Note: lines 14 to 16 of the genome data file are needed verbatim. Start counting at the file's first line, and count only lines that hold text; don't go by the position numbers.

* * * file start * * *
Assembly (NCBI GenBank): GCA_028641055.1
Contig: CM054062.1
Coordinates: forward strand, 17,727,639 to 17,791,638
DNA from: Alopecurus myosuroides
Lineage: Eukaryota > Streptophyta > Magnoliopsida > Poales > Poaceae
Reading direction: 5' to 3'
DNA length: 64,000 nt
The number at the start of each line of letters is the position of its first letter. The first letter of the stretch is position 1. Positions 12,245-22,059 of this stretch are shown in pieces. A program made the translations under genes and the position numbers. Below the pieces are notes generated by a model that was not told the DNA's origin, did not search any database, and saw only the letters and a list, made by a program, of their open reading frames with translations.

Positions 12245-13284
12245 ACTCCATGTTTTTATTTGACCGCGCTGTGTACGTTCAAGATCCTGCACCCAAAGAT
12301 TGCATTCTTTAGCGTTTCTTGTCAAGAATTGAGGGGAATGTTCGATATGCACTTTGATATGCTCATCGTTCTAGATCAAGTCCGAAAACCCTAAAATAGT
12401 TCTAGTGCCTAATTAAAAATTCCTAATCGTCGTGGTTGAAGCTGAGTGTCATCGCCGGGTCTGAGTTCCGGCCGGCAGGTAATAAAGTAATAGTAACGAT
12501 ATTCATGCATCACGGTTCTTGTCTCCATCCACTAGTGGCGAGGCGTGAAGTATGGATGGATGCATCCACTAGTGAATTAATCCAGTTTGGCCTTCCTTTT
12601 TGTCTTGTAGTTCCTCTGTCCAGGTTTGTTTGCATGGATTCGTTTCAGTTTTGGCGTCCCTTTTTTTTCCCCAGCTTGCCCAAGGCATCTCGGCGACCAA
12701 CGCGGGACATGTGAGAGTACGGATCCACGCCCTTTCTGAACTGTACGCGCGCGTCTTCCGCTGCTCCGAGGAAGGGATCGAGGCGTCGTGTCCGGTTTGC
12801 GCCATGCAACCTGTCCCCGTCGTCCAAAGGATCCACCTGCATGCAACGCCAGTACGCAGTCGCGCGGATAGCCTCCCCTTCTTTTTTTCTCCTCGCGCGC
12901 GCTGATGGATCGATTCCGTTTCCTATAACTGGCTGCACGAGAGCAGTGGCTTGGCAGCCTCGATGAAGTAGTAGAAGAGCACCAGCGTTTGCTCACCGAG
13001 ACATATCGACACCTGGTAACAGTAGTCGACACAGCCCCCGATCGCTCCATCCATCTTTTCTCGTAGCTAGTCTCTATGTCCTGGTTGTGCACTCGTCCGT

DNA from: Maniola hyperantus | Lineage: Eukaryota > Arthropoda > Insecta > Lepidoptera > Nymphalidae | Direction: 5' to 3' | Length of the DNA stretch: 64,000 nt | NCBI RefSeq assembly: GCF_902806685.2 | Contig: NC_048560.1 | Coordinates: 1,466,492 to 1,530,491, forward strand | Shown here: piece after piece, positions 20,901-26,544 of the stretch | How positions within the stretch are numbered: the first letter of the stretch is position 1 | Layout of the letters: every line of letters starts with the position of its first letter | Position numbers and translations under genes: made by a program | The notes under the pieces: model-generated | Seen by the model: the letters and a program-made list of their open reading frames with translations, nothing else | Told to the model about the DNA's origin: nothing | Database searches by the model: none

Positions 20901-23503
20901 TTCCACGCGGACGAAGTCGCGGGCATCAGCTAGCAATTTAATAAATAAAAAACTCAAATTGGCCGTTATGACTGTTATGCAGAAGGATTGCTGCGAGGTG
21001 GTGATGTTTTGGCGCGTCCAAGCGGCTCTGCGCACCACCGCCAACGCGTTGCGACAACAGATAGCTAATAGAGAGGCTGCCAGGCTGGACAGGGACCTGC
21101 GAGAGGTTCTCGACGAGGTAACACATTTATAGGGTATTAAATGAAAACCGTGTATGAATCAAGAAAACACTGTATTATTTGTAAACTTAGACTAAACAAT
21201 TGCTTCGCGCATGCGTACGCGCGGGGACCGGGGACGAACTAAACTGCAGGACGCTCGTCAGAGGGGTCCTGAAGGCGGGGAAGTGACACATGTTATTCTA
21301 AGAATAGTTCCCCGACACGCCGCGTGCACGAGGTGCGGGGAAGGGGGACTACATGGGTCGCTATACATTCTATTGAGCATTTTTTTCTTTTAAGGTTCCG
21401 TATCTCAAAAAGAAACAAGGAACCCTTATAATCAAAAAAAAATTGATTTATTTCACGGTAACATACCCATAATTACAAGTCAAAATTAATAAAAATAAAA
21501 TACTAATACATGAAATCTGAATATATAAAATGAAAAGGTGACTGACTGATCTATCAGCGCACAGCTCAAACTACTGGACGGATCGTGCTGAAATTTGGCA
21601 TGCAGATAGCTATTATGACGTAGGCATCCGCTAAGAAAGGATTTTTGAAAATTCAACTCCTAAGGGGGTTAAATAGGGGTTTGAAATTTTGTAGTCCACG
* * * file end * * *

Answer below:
12601 TGTCTTGTAGTTCCTCTGTCCAGGTTTGTTTGCATGGATTCGTTTCAGTTTTGGCGTCCCTTTTTTTTCCCCAGCTTGCCCAAGGCATCTCGGCGACCAA
12701 CGCGGGACATGTGAGAGTACGGATCCACGCCCTTTCTGAACTGTACGCGCGCGTCTTCCGCTGCTCCGAGGAAGGGATCGAGGCGTCGTGTCCGGTTTGC
12801 GCCATGCAACCTGTCCCCGTCGTCCAAAGGATCCACCTGCATGCAACGCCAGTACGCAGTCGCGCGGATAGCCTCCCCTTCTTTTTTTCTCCTCGCGCGC